请注意,在宏名称前的标志 @,且在第一种形式中参数表达式间没有逗号,而在第二种形式中 @name 后没有空格。这两种风格不应混淆。例如,下列语法不同于上述例子;它把元组 (expr1, expr2, ...) 作为参数传给宏:

@name (expr1, expr2, ...)

在数组字面量(或推导式)上调用宏的另一种方法是不使用括号直接并列两者。在这种情况下,数组将是唯一的传给宏的表达式。以下语法等价(且与 @name [a b] * v 不同):

@name[a b] * v
@name([a b]) * v

在这着重强调,宏把它们的参数作为表达式、字面量或符号接收。浏览宏参数的一种方法是在宏的内部调用 show 函数:

julia> macro showarg(x)
           show(x)
           # ... remainder of macro, returning an expression
       end
@showarg (macro with 1 method)

julia> @showarg(a)
:a

julia> @showarg(1+1)
:(1 + 1)

julia> @showarg(println("Yo!"))
:(println("Yo!"))

除了给定的参数列表,每个宏都会传递名为 __source____module__ 的额外参数。

参数 __source__ 提供 @ 符号在宏调用处的解析器位置的相关信息(以 LineNumberNode 对象的形式)。这使得宏能包含更好的错误诊断信息,其通常用于日志记录、字符串解析器宏和文档,比如,用于实现 @__LINE__@__FILE__@__DIR__ 宏。

引用 __source__.line__source__.file 即可访问位置信息:

julia> macro __LOCATION__(); return QuoteNode(__source__); end
@__LOCATION__ (macro with 1 method)

julia> dump(
            @__LOCATION__(
       ))
LineNumberNode
  line: Int64 2
  file: Symbol none

The argument __module__ provides information (in the form of a Module object) about the expansion context of the macro invocation. This allows macros to look up contextual information, such as existing bindings, or to insert the value as an extra argument to a runtime function call doing self-reflection in the current module.

构建高级的宏

这是 Julia 的 @assert 宏的简化定义:

julia> macro assert(ex)
           return :( $ex ? nothing : throw(AssertionError($(string(ex)))) )
       end
@assert (macro with 1 method)

这个宏可以像这样使用:

julia> @assert 1 == 1.0

julia> @assert 1 == 0
ERROR: AssertionError: 1 == 0

宏调用在解析时扩展为其返回结果,并替代已编写的语法。这相当于编写:

1 == 1.0 ? nothing : throw(AssertionError("1 == 1.0"))
1 == 0 ? nothing : throw(AssertionError("1 == 0"))

也就是说,在第一个调用中,表达式 :(1 == 1.0) 拼接到测试条件槽中,而 string(:(1 == 1.0)) 拼接到断言信息槽中。如此构造的表达式会被放置在发生 @assert 宏调用处的语法树。然后在执行时,如果测试表达式的计算结果为真,则返回 nothing,但如果测试结果为假,则会引发错误,表明声明的表达式为假。请注意,将其编写为函数是不可能的,因为能获取的只有条件的而无法在错误信息中显示计算出它的表达式。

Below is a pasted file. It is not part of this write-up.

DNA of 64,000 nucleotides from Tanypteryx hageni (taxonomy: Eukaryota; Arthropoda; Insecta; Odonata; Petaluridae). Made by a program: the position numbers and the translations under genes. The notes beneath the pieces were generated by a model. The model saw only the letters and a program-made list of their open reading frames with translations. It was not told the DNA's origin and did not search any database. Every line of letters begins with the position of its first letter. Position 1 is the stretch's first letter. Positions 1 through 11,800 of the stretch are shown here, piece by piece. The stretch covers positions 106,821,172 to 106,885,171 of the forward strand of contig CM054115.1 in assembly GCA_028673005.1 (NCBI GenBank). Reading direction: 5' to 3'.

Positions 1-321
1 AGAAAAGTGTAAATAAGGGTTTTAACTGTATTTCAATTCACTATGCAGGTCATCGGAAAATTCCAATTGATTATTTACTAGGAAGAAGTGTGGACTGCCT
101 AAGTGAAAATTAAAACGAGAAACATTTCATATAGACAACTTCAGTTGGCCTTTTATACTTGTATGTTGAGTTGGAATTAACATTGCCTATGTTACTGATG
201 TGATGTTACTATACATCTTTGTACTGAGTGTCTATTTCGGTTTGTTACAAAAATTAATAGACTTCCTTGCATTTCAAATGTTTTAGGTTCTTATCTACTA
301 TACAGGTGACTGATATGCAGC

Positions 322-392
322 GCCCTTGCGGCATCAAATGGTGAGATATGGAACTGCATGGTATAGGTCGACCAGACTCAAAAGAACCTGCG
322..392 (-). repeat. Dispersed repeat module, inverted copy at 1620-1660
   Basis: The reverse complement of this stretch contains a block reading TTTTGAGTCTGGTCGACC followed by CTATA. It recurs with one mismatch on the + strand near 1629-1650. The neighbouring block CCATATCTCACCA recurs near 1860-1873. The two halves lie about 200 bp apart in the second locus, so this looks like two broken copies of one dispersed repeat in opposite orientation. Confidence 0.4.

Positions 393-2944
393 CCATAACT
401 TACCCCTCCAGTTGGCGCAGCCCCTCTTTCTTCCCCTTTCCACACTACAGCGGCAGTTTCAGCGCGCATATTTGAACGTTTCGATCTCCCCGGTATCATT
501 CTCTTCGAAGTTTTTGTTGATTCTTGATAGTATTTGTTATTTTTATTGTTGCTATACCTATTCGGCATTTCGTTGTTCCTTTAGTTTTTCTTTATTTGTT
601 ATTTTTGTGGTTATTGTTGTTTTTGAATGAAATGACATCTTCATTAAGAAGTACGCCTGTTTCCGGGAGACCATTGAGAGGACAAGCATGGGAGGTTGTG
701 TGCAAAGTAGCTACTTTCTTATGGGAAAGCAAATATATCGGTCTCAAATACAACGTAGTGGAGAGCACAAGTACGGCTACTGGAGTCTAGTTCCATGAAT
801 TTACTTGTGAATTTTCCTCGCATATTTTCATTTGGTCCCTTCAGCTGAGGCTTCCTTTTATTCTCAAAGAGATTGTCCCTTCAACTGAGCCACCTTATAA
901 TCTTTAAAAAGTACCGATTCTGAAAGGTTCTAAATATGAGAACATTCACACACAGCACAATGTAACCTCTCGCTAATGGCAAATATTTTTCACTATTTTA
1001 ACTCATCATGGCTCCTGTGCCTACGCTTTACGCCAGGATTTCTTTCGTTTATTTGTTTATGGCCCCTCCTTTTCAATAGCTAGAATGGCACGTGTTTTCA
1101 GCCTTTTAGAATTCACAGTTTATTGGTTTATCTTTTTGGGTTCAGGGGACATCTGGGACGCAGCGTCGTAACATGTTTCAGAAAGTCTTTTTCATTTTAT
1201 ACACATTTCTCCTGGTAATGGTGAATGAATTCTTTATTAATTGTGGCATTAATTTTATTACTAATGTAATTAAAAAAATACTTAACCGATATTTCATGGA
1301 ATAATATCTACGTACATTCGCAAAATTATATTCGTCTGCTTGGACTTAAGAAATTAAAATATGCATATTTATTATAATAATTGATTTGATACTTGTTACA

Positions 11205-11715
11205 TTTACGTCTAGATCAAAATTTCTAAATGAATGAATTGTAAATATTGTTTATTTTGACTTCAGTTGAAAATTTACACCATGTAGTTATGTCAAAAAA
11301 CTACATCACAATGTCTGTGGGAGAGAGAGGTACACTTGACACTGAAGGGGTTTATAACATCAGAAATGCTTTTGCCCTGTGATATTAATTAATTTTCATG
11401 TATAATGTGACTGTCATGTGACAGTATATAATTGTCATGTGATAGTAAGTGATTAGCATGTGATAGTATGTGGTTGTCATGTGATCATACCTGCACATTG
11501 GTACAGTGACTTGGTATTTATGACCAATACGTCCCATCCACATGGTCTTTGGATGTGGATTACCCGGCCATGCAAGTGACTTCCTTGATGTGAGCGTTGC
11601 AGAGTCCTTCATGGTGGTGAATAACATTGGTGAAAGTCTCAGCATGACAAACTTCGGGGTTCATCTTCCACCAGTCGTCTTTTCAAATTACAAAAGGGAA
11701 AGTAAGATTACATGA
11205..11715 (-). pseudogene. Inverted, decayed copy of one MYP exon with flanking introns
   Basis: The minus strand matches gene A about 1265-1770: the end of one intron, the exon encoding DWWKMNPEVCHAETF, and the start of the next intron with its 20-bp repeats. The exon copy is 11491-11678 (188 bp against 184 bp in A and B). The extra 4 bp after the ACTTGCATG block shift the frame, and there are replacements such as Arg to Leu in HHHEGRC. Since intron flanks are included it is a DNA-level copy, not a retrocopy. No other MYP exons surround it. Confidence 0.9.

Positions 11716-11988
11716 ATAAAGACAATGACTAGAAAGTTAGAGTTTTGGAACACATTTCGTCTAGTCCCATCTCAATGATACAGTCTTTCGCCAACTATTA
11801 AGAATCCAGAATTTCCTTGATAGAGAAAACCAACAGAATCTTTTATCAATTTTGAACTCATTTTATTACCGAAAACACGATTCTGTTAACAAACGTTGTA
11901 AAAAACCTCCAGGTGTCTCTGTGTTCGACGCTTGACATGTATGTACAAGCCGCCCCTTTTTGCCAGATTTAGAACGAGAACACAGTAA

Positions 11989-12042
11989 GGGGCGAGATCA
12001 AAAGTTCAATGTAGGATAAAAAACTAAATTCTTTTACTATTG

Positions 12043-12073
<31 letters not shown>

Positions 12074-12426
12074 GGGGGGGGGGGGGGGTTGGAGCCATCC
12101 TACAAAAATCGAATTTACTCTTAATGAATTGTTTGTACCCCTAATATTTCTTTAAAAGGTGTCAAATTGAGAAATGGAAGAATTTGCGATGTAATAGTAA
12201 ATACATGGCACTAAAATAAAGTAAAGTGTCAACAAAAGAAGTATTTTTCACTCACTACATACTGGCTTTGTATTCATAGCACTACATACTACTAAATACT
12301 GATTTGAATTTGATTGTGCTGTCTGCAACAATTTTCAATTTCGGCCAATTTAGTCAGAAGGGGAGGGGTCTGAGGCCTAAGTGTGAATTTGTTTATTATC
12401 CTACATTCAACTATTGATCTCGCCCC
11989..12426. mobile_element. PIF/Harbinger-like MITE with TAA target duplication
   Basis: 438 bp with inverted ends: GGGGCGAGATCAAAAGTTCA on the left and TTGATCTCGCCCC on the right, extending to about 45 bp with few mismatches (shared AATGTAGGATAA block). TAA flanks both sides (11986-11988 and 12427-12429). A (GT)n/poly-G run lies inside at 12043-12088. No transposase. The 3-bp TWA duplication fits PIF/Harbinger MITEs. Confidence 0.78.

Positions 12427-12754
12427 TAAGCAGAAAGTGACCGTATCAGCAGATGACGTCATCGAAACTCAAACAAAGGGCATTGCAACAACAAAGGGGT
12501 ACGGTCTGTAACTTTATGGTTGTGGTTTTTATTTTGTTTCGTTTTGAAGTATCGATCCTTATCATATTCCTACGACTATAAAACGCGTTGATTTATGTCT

在 Julia Base 中,@assert 的实际定义更复杂。它允许用户可选地制定自己的错误信息,而不仅仅是打印断言失败的表达式。与函数一样,具有可变数量的参数可在最后一个参数后面用省略号指定:

julia> macro assert(ex, msgs...)
           msg_body = isempty(msgs) ? ex : msgs[1]
           msg = string(msg_body)
           return :($ex ? nothing : throw(AssertionError($msg)))
       end
@assert (macro with 1 method)

现在 @assert 有两种操作模式,具体取决于它接收的参数数。如果只有一个参数,msgs 捕获的表达式元组将为空,宏的行为将与上面的简单定义相同。但是如果用户现在指定了第二个参数,则它将打印在消息正文中而不是失败的表达式。 你可以使用名副其实的 @macroexpand 宏来检查宏扩展的结果:

julia> @macroexpand @assert a == b
:(if Main.a == Main.b
        Main.nothing
    else
        (Main.throw)((Main.AssertionError)("a == b"))
    end)

julia> @macroexpand @assert a==b "a should equal b!"
:(if Main.a == Main.b
        Main.nothing
    else
        (Main.throw)((Main.AssertionError)("a should equal b!"))
    end)

实际的 @assert 宏还处理了另一种情形:我们如果除了打印「a should equal b」外还想打印它们的值?有人也许会天真地尝试在自定义消息中使用字符串插值,例如,@assert a==b "a ($a) should equal b ($b)!",但这不会像上面的宏一样按预期工作。你能想到为什么吗?回想一下字符串插值,内插字符串会被重写为 string 的调用。比较:

julia> typeof(:("a should equal b"))
String

julia> typeof(:("a ($a) should equal b ($b)!"))
Expr

julia> dump(:("a ($a) should equal b ($b)!"))
Expr
  head: Symbol string
  args: Array{Any}((5,))
    1: String "a ("
    2: Symbol a
    3: String ") should equal b ("
    4: Symbol b
    5: String ")!"

所以,现在宏在 msg_body 中获得的不是单纯的字符串,其接收了一个完整的表达式,该表达式需进行求值才能按预期显示。这可作为 string 调用的参数直接拼接到返回的表达式中;有关完整实现,请参阅 error.jl

@assert 宏充分利用拼接被引用的表达式,以便简化对宏内部表达式的操作。

卫生宏

在更复杂的宏中会出现关于卫生宏 的问题。简而言之,宏必须确保在其返回表达式中引入的变量不会意外地与其展开处周围代码中的现有变量相冲突。相反,作为参数传递给宏的表达式通常被认为在其周围代码的上下文中进行求值,与现有变量交互并修改之。另一个问题源于这样的事实:宏可以在不同于其定义所处模块的模块中调用。在这种情况下,我们需要确保所有全局变量都被解析到正确的模块中。Julia 比使用文本宏展开的语言(比如 C)具有更大的优势,因为它只需要考虑返回的表达式。所有其它变量(例如上面@assert 中的 msg)遵循通常的作用域块规则

为了演示这些问题,让我们来编写宏 @time,其以表达式为参数,记录当前时间,对表达式求值,再次记录当前时间,打印前后的时间差,然后以表达式的值作为其最终值。该宏可能看起来就像这样: